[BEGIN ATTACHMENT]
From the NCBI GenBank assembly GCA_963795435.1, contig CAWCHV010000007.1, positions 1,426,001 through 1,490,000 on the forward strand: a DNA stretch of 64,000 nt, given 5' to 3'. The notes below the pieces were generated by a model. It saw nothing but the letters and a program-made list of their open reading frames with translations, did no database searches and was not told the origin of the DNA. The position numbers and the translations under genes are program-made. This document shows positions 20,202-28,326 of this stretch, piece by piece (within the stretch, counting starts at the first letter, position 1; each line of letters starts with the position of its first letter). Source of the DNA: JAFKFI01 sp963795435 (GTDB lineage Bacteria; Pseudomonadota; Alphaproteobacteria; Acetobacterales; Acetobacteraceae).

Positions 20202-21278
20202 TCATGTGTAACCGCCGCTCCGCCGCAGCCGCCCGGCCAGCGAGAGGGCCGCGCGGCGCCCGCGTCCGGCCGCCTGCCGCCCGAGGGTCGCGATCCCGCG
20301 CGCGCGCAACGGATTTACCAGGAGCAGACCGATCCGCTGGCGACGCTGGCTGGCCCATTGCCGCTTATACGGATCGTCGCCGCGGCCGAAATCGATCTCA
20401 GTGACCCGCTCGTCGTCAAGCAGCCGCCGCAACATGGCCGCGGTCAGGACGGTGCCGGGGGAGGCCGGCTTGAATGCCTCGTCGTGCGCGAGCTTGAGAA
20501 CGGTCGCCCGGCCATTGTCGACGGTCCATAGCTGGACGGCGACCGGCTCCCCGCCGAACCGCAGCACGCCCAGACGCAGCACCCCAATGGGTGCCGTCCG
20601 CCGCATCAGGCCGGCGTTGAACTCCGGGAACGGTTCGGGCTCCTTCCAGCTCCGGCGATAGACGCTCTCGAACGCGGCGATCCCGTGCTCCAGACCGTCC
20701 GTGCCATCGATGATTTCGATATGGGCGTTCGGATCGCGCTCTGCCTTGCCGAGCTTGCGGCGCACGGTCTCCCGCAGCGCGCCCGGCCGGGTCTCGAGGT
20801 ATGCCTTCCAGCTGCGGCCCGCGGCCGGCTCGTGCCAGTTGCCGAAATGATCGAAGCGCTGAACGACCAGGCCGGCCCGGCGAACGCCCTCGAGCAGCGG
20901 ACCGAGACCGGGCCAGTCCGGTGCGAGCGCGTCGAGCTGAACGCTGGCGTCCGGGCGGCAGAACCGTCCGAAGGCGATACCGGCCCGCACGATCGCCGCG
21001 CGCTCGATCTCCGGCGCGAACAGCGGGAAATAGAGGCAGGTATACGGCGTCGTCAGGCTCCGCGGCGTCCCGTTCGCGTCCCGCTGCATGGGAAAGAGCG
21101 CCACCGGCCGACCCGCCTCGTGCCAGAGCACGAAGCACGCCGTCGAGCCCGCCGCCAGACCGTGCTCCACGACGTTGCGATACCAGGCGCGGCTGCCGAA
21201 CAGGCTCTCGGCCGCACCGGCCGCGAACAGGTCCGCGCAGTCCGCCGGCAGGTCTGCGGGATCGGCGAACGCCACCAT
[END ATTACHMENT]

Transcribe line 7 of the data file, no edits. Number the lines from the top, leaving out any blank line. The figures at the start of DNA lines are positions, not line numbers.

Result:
20601 CCGCATCAGGCCGGCGTTGAACTCCGGGAACGGTTCGGGCTCCTTCCAGCTCCGGCGATAGACGCTCTCGAACGCGGCGATCCCGTGCTCCAGACCGTCC